Too much Zoom: Who knew life under lockdown would be so damn busy?

Craving distraction, I stuffed my schedule full of virtual get-togethers — and now I have no time to myself

By Amanda Marcotte
May 24, 2020 10:00AM (UTC)
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Young man distracted while on video call from his home during lockdown (Getty Images)

Mostly, the introvert vs. extrovert wars of the internet leave me cold, and not just because I grow swiftly irritated with people who mistake minor social preferences for having a personality. But it's also because I don't really see myself in this binary. Anyone who has been to a party with me would certainly believe that I'm a classic extrovert, chattering away happily with all sorts of folks. But at home, I'm delighted to snuggle up with a book for hours or listen to music on my own while immersing myself in time-intense kitchen projects. Even on the Myers-Briggs personality test (which people should really be more skeptical about), I tend to split right down the middle, rating as neither an "introvert" or an "extrovert." 

I suspect my experience is actually quite common, and that plenty of people don't fit neatly into these categories. I hope, therefore, that a lot of people can relate to an unexpected dilemma of living through this pandemic under lockdown. On one hand, I feel incredibly fortunate to have a lot of friends, and therefore lots of opportunities to stay social via online chats and Zoom parties. On the other hand, I'm starting to wonder when I'm actually going to get to enjoy this solitude we've all been promised would be our daily companion during the pandemic. 

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I confess that when I looked at my calendar for Memorial Day weekend and saw that I had nothing social scheduled all day on Saturday, I breathed a small sigh of relief. I had a whole day to myself — no online games, no post-dinner drinks, nothing. I can sit and read a book if I want to. I can take a long bike ride. I can goof off in my garden with my cat. I can be alone with my thoughts. I can catch up on podcasts. I can finally finish a video game, something I thought I'd spend most of this quarantine doing and have barely done at all. 

I swear, I've been more social in the past couple of months than I have been in years. I've been reaching out to friends far away and doing Zoom chats with them. Role-playing games, already a robust hobby I share with my partner, have become all-consuming as bored friends want to start more of them all the time. (I'm currently playing in five or six separate campaigns, twice what I had going on before the pandemic.) I want to stay in touch with people, if only to reassure myself that they're doing OK in a time when none of us is really doing all that OK.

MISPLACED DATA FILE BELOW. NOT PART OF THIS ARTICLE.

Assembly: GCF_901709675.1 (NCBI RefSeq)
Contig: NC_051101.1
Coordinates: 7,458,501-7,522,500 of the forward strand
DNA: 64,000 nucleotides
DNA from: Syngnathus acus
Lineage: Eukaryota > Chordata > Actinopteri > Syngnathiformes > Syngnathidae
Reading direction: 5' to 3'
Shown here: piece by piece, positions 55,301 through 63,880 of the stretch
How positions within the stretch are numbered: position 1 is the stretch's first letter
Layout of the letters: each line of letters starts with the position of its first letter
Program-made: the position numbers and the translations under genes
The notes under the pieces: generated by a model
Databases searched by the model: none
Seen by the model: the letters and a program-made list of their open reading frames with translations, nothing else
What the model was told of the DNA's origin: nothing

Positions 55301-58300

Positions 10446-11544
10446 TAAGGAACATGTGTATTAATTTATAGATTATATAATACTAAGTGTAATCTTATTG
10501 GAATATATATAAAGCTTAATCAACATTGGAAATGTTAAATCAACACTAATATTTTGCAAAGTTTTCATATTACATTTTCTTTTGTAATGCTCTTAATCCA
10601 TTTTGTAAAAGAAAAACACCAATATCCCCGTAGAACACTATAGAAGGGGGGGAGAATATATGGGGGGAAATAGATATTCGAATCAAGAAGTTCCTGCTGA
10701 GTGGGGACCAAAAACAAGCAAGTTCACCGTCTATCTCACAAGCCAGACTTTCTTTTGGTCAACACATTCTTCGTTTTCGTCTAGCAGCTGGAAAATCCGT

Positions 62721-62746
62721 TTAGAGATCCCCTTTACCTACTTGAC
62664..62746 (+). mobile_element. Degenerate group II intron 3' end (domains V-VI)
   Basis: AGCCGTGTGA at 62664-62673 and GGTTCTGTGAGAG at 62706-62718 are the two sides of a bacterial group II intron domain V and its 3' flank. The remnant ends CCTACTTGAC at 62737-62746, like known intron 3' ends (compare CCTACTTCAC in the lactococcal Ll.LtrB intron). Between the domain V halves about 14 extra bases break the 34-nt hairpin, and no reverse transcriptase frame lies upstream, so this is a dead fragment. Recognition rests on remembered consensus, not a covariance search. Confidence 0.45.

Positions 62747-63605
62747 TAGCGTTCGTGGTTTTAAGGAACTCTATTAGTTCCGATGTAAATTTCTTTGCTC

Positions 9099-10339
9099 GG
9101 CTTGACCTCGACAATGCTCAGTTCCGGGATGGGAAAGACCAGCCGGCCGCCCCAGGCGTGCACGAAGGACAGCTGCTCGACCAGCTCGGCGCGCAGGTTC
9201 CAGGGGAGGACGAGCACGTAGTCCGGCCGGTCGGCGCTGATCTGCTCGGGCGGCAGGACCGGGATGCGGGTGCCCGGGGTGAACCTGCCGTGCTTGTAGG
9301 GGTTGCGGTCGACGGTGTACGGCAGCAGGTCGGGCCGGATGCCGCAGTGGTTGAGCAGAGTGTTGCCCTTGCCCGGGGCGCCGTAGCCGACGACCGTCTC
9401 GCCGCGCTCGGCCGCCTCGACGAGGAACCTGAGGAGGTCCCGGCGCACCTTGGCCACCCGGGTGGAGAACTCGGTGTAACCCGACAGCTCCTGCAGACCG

Perhaps, more than anything, I crave distraction. I following the social media discourse about watching movies or binge-watching TV, but for whatever reason, doing either of those makes me feel wiped out most of the time. Games, conversations with friends: These activities require a different kind of attention than trying to follow a fictional story on a TV screen for hours at a time, and for whatever reason, that's the form of attention I'm happy to give. I'm grateful for every moment I get to have in these virtual social sessions, as aggravating as the tech can be. I suspect other people feel the same way, which is why there's been such a crush of online get-togethers. 

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But it's come at the expense of having some quiet time to myself. This past week alone, I've had four role-playing games, one happy hour and a quiz night. In the past, I never felt much conflict between my desire to hang out with people and my desire to sit at home picking my toenails with a fancy mud mask on while I listened to "My Favorite Murder." Most people in normal times are busy with work and family stuff and there's just less time to play games or sit around drinking wine with friends on a weeknight.

Now we have nothing but time, and we're filling that time up with each other — which is great, and often exhausting. I find that on those nights when my partner and I have nothing scheduled, we retreat to separate corners of the house instead of hanging out together, grateful for the quiet and the solitude. I'm lucky to have someone who needs that as much as I do — having a conflict about how much time to spend together, on top of everything else, would be the kind of stress no one needs at a time like this. 

I don't need to figure out a new way to find balance, because this strange interlude will be over eventually and, odds are, I'll feel some nostalgia for the time when I spoke to friends constantly, as we sought ways to hide away from the pain the real world induces in us. I'm not even complaining: I know I'm lucky to have so many great folks in my life. I've been truly lonely in the past, and wouldn't wish that on a soul.

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But man, who knew that quarantine life would be so busy? When this is all over, most people have their plans to go to parties or concerts or bars or museums or even the library. I plan to do all those things too, but the honest-to-God truth is that my first post-lockdown act of self-care will be to shut myself up in a room, all by myself, and use the blissful silence of a reborn world to finally finish a round of my stupid video game. 


Amanda Marcotte

Amanda Marcotte is a senior politics writer at Salon and the author of "Troll Nation: How The Right Became Trump-Worshipping Monsters Set On Rat-F*cking Liberals, America, and Truth Itself." Follow her on Twitter @AmandaMarcotte and sign up for her biweekly politics newsletter, Standing Room Only.

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